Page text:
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“I think that’s one of what was important to us when Jared came here,” Matta said. “We knew he was going to be a special player. And to see him get these accolades he has received and won at the level he’s won at speaks volumes to the player he is and that select category and only being a sophomore let’s you know what a great player he is.”

Davis burst onto the national scene as part of the Wildcats team that spent most of the season ranked No. 1 in the poll and then entered the NCAA tournament as the overall No. 1 seed. The 6-10 Davis was chosen the Southeastern Conference Defensive Player of the Year after averaging 14.3 points, 10 rebounds and 4.6 blocks while shooting 64.2 percent from the field.

The last Wildcats to be first-team selections were freshmen John Wall and DeMarcus Cousins in 2010. At least one freshman has been on the first team five of the last six years.

“It means a lot, especially for a freshman,” Davis said before admitting he surprised himself this season. “I thought I would just come in here and hit a couple of shots, block a couple of shots, get a couple of dunks. I never thought I would be this successful in college.”

He said he has been successful because of opportunities.

“My teammates have been doing a great job of giving me the ball,” he said. “And basically, all the teams that were driving inside, giving me a chance to get blocks. We’re just out there having fun.”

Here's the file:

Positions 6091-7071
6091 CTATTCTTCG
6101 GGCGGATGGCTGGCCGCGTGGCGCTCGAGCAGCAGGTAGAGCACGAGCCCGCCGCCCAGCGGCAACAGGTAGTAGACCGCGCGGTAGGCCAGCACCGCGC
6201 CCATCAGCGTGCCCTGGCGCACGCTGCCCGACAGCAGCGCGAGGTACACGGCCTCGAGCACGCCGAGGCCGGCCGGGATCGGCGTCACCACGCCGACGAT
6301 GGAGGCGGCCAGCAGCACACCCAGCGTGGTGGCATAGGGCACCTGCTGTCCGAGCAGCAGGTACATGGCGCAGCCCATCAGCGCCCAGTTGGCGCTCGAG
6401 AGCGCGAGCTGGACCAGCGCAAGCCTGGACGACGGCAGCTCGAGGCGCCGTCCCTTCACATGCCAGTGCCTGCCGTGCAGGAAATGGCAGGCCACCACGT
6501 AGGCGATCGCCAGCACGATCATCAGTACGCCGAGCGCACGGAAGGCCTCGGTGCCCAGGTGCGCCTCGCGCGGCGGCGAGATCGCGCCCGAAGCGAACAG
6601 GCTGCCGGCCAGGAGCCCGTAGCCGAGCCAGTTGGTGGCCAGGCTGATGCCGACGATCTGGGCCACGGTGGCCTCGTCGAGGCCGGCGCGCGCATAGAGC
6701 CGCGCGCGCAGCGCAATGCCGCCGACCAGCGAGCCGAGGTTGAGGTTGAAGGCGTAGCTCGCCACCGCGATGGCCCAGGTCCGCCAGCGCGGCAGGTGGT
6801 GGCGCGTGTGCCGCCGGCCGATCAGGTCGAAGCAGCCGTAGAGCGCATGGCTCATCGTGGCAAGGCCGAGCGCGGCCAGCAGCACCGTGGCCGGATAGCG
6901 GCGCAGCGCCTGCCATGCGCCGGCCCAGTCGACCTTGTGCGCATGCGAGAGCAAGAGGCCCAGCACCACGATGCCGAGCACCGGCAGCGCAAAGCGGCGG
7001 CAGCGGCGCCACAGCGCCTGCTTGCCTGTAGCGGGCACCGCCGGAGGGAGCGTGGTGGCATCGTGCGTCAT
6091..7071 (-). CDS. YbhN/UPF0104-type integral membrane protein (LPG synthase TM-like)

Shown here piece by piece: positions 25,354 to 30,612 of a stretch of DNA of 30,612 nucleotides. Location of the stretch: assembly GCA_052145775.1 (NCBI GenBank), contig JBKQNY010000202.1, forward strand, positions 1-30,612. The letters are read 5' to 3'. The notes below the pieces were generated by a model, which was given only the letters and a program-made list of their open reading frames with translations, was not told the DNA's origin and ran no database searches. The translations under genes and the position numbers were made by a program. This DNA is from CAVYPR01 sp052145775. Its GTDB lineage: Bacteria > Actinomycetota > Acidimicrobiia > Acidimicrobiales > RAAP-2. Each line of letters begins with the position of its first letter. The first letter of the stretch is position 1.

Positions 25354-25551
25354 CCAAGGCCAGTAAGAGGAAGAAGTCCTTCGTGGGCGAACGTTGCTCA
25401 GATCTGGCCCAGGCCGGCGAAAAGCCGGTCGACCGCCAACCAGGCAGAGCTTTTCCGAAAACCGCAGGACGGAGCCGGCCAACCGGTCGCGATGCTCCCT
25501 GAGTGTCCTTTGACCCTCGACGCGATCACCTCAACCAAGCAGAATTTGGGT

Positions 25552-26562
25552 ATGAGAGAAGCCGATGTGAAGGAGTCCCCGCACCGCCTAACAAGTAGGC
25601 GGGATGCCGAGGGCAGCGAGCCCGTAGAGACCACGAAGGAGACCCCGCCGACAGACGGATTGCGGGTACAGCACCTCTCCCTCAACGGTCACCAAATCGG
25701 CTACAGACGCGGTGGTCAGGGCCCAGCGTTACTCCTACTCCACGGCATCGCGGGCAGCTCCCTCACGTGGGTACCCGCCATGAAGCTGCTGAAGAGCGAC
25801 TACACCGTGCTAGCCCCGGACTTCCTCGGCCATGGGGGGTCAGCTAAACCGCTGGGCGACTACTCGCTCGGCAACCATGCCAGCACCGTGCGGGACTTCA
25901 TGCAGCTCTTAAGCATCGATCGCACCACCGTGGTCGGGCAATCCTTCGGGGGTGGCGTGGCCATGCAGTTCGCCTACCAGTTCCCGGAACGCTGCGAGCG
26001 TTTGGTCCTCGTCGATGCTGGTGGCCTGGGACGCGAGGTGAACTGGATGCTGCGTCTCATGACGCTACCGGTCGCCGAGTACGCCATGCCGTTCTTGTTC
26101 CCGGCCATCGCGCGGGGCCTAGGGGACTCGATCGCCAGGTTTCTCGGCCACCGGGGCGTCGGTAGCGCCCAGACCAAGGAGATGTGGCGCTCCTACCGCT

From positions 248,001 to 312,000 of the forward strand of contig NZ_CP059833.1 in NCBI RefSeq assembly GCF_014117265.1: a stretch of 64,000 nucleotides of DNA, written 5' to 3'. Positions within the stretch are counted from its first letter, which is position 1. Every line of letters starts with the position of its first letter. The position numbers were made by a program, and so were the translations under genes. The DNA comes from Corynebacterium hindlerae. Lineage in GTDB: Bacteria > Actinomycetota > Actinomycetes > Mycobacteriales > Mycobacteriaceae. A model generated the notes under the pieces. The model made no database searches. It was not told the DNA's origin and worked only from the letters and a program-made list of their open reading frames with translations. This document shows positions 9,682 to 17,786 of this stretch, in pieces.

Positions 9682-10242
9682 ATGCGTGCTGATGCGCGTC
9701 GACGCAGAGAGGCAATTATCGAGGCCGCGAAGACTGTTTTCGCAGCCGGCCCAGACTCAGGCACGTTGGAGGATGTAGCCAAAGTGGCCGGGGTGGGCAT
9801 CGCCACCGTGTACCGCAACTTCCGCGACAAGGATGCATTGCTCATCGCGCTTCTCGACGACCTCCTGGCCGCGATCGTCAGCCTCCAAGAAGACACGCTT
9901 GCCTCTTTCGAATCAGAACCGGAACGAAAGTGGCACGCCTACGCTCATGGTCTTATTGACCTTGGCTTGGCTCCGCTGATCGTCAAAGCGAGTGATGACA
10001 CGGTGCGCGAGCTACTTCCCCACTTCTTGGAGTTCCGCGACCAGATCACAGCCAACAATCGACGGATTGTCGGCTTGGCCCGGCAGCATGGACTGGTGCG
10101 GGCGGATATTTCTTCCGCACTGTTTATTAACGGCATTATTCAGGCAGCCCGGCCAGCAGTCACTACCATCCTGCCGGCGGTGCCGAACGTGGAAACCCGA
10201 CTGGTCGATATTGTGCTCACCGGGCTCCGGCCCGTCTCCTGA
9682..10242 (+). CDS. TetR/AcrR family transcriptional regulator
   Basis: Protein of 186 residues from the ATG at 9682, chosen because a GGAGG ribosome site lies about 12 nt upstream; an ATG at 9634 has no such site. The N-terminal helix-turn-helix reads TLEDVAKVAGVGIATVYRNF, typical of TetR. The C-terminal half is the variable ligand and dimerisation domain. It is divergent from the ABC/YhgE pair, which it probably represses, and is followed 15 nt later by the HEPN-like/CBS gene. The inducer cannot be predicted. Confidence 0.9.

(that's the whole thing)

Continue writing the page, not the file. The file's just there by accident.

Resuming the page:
The 6-7 Green averaged 16.1 points, 10.4 rebounds, 3.6 assists and 1.5 steals while doing everything the Spartans needed on the way to sharing the Big Ten regular season title, winning the conference tournament and being a No. 1 seed in the NCAA tournament.

He is Michigan State’s fourth first-team selection joining Magic Johnson, Shawn Respert and Mateen Cleaves.

“It’s an honor because those are the guys who I looked up to, paved the way for me, starting with Magic and going to Respert and Cleaves,” Green said. “Those guys, every time I walk into the gym I see their names up in the rafters and that’s a goal that everyone has who’s playing. Just being mentioned in the same sentence with those guys means a lot. All of them are winners, all of them are great players and all of them are successful and great people.”

McDermott is Creighton’s first All-America and he joins three-time selection Pete Maravich of LSU as All-Americas coached by their fathers.

The 6-7 sophomore was third in Division I in scoring with a 23.2 average. He averaged 8.2 rebounds and shot 61 percent from the field, including 49.5 percent from 3-point range.

“It’s really special. It really hasn’t hit me yet. Later down the road it will,” McDermott said of his selection. “It’s something real cool to be in the company of some of those names. Creighton never had one. It’s really cool to be able to be the first, especially with all the great players who have been at Creighton over the years.”

Coaching a son who is the star of the team did bring about a different problem for Greg McDermott.

“It could be a situation where if your son was a borderline player that your fans get upset if you put him in the game,” he said. “Our fans get upset if I take him out.”

Junior guard Isaiah Canaan of Murray State was joined on the second team by seniors Marcus Denmon of Missouri, Tyler Zeller of North Carolina, Jae Crowder of Marquette and Kevin Jones of West Virginia.

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